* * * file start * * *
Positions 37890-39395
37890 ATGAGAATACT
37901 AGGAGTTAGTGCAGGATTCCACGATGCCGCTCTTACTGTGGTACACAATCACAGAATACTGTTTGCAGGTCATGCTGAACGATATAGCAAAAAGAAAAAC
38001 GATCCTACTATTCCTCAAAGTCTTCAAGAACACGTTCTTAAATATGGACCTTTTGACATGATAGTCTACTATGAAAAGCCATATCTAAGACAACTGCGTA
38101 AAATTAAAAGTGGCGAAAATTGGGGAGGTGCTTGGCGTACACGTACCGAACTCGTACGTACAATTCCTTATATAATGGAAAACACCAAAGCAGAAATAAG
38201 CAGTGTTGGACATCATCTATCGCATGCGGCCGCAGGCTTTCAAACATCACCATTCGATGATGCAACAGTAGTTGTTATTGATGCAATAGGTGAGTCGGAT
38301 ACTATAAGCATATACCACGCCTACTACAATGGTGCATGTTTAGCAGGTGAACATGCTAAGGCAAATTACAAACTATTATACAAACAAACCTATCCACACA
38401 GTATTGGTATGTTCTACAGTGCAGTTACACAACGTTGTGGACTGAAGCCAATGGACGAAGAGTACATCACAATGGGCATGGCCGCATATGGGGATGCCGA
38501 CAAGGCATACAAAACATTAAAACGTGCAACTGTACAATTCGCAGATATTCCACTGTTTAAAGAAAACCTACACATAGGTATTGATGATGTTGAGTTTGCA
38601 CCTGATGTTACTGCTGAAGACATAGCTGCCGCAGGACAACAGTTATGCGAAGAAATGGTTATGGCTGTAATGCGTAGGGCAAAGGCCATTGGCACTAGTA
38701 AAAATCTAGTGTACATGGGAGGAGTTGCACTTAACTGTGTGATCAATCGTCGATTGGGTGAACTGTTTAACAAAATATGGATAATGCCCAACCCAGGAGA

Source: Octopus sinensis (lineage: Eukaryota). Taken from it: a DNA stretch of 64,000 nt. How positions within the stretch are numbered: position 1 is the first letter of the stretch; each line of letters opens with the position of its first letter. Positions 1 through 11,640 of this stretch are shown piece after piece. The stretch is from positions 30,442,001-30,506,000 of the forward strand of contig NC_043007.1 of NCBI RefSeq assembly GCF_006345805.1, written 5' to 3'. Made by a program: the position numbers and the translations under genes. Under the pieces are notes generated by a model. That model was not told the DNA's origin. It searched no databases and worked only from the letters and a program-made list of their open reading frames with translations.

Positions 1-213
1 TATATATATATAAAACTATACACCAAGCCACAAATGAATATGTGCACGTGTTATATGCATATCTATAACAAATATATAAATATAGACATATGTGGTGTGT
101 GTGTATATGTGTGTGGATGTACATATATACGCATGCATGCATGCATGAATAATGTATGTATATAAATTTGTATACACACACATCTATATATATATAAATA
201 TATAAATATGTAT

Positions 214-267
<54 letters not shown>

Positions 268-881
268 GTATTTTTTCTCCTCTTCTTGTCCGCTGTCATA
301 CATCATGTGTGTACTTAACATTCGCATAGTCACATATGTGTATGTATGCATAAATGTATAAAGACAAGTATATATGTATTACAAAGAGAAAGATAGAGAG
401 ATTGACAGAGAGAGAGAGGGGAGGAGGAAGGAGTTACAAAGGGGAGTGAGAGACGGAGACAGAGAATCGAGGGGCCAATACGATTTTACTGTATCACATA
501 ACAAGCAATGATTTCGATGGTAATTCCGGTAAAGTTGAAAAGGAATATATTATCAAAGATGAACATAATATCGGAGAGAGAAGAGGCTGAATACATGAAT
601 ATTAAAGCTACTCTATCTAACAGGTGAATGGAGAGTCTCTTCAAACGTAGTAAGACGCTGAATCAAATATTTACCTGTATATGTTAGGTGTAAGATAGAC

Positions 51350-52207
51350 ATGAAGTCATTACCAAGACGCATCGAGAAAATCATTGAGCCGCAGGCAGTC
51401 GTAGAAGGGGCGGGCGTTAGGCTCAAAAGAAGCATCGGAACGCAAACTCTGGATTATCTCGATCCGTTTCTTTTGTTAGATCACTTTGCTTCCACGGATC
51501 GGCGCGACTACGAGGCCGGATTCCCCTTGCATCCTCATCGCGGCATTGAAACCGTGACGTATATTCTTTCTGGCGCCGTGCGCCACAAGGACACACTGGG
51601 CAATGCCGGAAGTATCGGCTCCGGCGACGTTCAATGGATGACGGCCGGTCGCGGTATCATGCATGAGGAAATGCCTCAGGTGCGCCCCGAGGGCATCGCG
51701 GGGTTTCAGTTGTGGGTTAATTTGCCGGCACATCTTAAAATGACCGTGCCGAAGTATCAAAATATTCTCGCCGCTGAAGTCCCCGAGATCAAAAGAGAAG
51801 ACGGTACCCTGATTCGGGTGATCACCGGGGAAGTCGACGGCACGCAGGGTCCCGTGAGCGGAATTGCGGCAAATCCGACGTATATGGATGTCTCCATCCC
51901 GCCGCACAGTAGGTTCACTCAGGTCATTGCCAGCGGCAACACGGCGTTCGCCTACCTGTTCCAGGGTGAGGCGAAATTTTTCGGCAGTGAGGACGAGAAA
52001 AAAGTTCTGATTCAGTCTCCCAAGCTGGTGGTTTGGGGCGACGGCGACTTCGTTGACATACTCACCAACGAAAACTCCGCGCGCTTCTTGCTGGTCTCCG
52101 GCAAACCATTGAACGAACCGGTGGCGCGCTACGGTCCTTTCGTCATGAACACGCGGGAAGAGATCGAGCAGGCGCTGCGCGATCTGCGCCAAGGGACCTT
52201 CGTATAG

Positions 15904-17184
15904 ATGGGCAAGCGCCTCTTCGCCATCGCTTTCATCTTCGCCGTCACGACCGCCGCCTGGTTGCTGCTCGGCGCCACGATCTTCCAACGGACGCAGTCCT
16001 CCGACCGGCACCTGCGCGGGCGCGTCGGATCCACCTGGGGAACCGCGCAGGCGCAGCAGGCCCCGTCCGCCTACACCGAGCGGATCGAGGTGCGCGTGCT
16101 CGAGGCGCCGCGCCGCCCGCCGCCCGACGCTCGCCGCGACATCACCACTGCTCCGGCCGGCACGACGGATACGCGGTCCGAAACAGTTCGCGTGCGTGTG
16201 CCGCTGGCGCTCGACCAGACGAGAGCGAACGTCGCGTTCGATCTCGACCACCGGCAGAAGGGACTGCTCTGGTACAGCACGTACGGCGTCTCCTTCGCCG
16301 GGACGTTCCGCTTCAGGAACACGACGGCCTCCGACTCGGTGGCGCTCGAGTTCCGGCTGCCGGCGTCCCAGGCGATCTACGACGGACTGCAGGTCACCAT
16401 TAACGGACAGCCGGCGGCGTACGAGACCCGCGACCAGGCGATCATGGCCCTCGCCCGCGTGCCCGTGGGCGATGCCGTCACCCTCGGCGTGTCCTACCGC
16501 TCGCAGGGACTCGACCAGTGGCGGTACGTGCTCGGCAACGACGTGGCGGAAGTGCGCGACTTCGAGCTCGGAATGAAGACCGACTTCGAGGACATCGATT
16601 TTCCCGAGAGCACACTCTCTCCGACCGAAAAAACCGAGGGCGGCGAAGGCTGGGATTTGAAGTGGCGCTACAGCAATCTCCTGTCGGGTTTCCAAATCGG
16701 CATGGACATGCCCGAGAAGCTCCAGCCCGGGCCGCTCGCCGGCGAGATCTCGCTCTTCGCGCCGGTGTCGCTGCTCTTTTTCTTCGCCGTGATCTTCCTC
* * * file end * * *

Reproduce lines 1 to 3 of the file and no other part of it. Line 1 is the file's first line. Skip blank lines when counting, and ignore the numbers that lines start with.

Positions 37890-39395
37890 ATGAGAATACT
37901 AGGAGTTAGTGCAGGATTCCACGATGCCGCTCTTACTGTGGTACACAATCACAGAATACTGTTTGCAGGTCATGCTGAACGATATAGCAAAAAGAAAAAC